ART Jeetin Rangher and Katarina Rasic draw attention to man’s conflicting relationship with nature in today’s urban landscape in their artwork

Man’s relationship with nature was explored from different perspectives in the recent presentation of artwork by Jeetin Rangher and Katarina Rasic at Gallery Sumukha.

The event was part of the Green World Art Festival initiated by Jeetin, a Bangalore-based artist.

“The Green World Art Festival is my dream and my vision. The aim of the festival is to bring all art forms, including painting, sculpture, dance, music or even poetry on one platform. The idea is to invite different artists to break out of their boundaries or orthodox ways of working and collaborate with each other,” says Jeetin. “This time, the theme was ‘Tree and Life’”.

One of the collaborative pieces in the festival involved creating a large jute web suspended between two trees in the Valley School, the venue of the exhibition. Creepers were then planted on the ropes.

“Whenever someone touches any part of the rope, the whole web vibrates. So through this piece we are trying to communicate that the universe is like a web and we are not looking at how the whole web is violently vibrating because of our interventions in nature. We think we are not part of the web,” explained Jeetin in a presentation showcasing his artwork.

The presentation also showcased his work in Delhi, Orissa and Kashmir, where he is involved in various collaborative art projects. Though he began his career in art as a painter, Jeetin later started experimenting with performance art, especially during the Art Karavan festival that toured around 10 cities in North India. Jeetin has worked extensively on collaborative projects involving artists from across the world.

Jeetin also works with local communities in Kashmir, apart from conducting performance art projects in the streets of Kashmir.

“I go there every year to teach art and conduct workshops, mainly in schools, because there is no concept of art in Kashmir,” he says. “The whole point of my performance artwork is public involvement and Kashmir is not known for performance art.”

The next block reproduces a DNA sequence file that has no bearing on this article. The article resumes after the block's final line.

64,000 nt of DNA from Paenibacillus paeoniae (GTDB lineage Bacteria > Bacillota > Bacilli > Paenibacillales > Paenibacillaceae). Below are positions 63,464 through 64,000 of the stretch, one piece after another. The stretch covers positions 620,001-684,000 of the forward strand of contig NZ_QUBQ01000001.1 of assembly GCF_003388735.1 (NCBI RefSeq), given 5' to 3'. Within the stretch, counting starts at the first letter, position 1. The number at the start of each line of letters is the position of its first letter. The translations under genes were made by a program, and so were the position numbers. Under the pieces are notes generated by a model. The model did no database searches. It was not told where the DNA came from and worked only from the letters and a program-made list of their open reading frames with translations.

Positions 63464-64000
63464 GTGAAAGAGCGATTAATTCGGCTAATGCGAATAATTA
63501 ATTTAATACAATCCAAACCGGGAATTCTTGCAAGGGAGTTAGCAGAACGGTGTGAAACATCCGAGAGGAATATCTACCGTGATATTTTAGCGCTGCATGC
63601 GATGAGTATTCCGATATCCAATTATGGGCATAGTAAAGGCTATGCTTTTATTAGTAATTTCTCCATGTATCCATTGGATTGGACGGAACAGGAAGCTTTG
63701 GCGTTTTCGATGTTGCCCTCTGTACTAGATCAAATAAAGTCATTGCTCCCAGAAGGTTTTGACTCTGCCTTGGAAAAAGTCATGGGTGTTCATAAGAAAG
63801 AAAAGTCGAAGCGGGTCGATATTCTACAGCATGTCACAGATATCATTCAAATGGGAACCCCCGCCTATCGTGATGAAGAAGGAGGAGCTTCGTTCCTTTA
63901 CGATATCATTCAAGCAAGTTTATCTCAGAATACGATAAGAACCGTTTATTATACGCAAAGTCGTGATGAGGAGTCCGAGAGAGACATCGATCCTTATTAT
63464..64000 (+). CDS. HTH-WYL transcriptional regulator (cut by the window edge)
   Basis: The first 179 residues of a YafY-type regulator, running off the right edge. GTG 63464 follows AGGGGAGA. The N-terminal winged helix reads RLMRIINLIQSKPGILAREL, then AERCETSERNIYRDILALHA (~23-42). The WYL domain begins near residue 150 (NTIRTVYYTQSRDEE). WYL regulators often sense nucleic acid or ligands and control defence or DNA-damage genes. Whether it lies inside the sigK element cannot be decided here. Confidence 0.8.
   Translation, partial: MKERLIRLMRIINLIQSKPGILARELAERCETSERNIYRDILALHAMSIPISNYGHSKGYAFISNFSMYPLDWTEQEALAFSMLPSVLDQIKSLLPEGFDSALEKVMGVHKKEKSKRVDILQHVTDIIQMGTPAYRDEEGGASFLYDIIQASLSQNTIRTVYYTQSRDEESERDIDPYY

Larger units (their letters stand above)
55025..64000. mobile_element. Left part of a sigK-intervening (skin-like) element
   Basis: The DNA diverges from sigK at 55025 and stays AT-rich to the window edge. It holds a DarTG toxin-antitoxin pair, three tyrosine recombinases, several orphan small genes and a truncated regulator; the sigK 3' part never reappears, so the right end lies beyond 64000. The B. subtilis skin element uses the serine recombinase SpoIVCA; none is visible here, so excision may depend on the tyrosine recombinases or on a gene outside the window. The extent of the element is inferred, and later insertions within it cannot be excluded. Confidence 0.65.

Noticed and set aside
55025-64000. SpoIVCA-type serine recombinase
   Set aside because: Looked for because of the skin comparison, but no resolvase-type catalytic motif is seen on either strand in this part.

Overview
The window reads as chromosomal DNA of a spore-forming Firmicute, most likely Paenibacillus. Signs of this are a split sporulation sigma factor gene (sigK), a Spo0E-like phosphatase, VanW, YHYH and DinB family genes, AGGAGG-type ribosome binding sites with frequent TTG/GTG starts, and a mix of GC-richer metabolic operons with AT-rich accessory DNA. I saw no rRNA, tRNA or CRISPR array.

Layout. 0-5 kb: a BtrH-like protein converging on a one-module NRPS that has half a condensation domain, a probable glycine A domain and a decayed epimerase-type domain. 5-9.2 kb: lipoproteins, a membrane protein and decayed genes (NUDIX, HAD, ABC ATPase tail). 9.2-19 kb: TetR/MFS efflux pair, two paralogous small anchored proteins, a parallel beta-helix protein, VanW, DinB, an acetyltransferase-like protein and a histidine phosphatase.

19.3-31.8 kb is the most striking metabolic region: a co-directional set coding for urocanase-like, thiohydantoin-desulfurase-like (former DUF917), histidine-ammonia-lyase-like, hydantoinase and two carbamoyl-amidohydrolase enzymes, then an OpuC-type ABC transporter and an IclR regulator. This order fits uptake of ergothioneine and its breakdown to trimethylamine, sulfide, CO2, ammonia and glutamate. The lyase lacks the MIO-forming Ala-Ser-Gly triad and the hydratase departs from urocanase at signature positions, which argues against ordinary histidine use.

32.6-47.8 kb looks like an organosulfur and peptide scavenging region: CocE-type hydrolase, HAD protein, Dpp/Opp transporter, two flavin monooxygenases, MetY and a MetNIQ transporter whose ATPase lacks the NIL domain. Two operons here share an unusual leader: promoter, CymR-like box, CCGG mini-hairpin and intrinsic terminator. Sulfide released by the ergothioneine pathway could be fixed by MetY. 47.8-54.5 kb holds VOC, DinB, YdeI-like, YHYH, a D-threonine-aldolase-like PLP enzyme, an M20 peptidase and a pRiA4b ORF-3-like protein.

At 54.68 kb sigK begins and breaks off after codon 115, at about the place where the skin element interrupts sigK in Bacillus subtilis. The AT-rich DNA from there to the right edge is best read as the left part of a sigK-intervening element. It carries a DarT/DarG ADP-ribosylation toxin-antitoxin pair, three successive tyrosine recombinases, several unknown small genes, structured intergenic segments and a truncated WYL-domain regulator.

In fact that is the objective of performance art for him, since the viewer cannot be part of the work in a painting. Jeetin also participated in two performance art pieces at the gallery yesterday.

In the first piece, titled “Contour of Life”, he and Katarina simultaneously drew on a sheet of paper while looking into each others eyes. “The idea behind this is that, as you look into the other person’s eyes, you start looking into yourself.”

The second performance piece, led by Katarina, involved writing on used cardboard boxes. Each box carried a word relating to the theme of the city or nature, on which the audience was asked to come and write anything related to the word on the box. Meanwhile Katarina constantly switched the location of the boxes, dismantled and rebuild them to represent the constantly changing urban landscapes.

Katarina is a Serbia-based artist who largely works with recycled materials..

“Art is a way to protect environment and to inspire people to make something beautiful out of garbage. My artwork is mostly ecologically oriented and based on use of recycled materials. The main part of my artwork is recycled fashion or dresses made out of newspapers, plastic bags, vinyl and any other used object that gives me inspiration to make an artwork,” explains Katarina. “I also work in the field of painting and sculpture, where my works are largely inspired by the buildings in my hometown Belgrade. Through my paintings I try to express the fast-paced development of the city and the growing generation of waste.”